By N Madhavan| Aug 13, 2015
Brain behind the stupendous success of Hero Cycles passes away at the age of 86 in Punjab; Punjab CM Prakash Singh Badal says it's a huge loss
It was an audacity of hope to start a bicycle manufacturing business in Ludhiana, Punjab, in 1956 with just a Rs 50,000 bank loan and no supporting ecosystem to lean on. Few expected Hero Cycles to succeed, but Om Prakash Munjal thought otherwise. Started with a capacity to produce just 25 cycles a day, Hero Cycles has shown that with foresight and grit, Indian entrepreneurs are second to none in the world. In about 25 years since it all began, Hero Cycles became the largest integrated bicycle manufacturer in the world (Guinness Books of World Records acknowledged this in 1986). Today, it produces as many as 19,000 cycles every single day and has close to 50 percent market share in an industry that can be termed as ultra competitive.
It is not just this that gave Munjal (who passed away at the age of 86 at the Hero Heart Institute of Dayanand Medical College and Hospital in Ludhiana on Thursday) the moniker–father of Indian cycle. He was instrumental in creating the entire ecosystem in and around Ludhiana on which not just Hero Cycles, but the entire cycle industry in the country thrives on.
Munjal was born on August 28, 1928, at Kamalia (then part of undivided Punjab and now in Pakistan). His family settled down in Ludhiana after the partition and set up their bicycle spare parts business. It flourished over the years and this emboldened him and his brothers--Brijmohan Lall Munjal, Dayanand Munjal and Satyanand Munjal-to try their hand in manufacturing bicycles. It was India’s first bicycle-producing unit. The rest, as they say, is history. Hero Cycles’s success laid the foundation for the family’s foray into the motorcycle business (Brijmohan spearheaded that), initially in a joint venture with Honda. Hero-Honda (now renamed Hero Motocorp after the joint venture partners parted ways) has grown to become the world’s largest motorcycle manufacturer.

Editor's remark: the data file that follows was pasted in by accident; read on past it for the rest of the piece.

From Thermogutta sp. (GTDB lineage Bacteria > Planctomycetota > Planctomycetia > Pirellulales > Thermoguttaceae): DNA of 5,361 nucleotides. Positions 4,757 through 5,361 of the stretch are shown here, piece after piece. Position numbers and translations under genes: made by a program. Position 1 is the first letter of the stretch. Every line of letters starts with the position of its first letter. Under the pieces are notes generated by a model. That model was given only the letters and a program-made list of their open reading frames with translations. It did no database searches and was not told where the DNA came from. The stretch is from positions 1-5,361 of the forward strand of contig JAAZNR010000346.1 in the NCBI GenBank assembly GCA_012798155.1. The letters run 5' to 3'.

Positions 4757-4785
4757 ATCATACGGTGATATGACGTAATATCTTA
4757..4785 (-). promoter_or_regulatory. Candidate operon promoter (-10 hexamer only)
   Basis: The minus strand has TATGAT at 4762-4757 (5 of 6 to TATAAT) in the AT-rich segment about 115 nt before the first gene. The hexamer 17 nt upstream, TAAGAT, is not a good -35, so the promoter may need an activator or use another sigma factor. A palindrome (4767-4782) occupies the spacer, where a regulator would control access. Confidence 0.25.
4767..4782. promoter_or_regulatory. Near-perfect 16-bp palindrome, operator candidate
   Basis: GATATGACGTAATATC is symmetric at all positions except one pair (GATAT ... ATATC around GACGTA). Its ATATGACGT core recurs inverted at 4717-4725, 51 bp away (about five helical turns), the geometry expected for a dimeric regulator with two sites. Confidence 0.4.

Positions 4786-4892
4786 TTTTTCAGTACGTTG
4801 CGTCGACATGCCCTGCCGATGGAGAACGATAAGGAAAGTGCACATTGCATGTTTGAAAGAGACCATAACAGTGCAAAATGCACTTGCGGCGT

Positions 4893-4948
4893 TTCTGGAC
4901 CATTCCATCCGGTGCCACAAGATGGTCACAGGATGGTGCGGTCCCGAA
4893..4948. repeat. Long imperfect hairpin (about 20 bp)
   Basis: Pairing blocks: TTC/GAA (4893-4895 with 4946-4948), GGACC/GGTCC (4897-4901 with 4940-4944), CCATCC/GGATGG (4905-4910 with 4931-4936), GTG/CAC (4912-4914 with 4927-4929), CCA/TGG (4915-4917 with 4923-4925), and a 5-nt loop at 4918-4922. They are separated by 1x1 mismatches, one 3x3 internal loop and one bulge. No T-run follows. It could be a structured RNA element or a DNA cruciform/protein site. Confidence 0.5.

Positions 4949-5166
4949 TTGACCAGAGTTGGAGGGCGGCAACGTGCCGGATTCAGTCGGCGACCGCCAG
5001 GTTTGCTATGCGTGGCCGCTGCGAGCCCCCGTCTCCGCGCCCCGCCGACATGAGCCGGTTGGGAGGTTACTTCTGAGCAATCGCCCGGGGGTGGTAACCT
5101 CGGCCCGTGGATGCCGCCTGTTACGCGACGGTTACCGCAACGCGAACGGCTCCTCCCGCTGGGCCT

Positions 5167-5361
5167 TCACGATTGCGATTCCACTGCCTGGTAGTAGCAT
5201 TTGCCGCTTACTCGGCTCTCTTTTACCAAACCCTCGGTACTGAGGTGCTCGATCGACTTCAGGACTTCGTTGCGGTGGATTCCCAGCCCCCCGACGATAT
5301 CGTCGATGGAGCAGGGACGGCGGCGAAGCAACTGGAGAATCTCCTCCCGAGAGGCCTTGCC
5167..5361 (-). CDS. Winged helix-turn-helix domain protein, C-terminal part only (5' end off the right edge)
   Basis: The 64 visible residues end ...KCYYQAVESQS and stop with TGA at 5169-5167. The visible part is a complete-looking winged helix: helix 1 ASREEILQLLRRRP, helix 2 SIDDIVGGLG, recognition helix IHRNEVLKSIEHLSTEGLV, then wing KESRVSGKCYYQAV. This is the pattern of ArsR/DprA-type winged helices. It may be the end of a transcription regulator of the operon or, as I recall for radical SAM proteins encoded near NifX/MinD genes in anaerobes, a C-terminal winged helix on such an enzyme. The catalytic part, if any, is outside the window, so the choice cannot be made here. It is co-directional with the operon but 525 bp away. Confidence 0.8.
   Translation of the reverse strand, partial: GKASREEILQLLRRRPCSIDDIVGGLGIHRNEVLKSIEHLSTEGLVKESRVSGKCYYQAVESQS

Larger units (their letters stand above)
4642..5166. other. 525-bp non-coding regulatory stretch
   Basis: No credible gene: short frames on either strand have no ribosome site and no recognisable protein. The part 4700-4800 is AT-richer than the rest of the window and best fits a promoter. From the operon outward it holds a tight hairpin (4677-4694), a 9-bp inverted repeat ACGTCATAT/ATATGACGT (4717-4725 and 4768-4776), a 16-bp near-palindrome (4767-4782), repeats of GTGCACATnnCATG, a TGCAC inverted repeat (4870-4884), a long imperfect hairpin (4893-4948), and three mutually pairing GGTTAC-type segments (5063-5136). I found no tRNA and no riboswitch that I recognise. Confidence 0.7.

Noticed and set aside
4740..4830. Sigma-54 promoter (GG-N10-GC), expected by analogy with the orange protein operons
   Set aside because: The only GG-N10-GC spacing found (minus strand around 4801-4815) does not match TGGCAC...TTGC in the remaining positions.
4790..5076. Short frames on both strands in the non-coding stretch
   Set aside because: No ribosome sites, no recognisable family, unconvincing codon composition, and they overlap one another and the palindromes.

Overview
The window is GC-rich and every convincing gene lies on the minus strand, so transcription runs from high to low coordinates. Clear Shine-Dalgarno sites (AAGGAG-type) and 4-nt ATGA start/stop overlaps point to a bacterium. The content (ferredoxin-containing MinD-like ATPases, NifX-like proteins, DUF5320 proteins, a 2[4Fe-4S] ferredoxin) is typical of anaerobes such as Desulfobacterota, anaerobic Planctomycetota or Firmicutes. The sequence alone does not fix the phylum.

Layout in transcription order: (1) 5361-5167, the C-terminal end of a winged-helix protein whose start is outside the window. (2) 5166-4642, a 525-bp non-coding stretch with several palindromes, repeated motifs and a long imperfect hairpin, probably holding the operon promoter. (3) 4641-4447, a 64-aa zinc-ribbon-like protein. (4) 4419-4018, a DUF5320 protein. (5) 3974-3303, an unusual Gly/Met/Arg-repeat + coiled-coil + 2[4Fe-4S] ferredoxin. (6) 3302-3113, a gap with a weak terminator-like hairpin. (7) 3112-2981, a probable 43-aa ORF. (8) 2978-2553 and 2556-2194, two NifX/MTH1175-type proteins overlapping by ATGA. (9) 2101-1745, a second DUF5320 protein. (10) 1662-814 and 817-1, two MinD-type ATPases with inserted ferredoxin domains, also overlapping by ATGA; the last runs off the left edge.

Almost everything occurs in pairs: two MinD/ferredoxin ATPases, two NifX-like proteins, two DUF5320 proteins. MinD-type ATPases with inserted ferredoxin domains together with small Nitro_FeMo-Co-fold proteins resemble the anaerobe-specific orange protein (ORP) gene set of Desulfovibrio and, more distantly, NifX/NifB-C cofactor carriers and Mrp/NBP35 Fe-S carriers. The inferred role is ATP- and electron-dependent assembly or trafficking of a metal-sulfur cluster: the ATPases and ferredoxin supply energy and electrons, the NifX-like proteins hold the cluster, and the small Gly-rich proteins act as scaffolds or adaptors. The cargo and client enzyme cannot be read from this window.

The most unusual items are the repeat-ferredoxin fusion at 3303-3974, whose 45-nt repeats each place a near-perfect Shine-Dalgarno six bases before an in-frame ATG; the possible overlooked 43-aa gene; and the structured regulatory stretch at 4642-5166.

Punjab chief minister Prakash Singh Badal expressed grief over Munjal’s death. “It is a huge loss for me, but I am sure the life of this great entrepreneur of Punjab will act as a source of inspiration for the coming generations,” he said.
Poor health had forced Munjal to take a back seat after 60 years at the helm of Hero Cycles. By then, his business (including auto components and hospitality) had grown to Rs 3,000 crore in size. He took on the role of chairman Emeritus of Hero Cycles recently after handing over the reins to his son Pankaj, who became the CMD of the company. He loved poetry and was a well-known philanthropist too.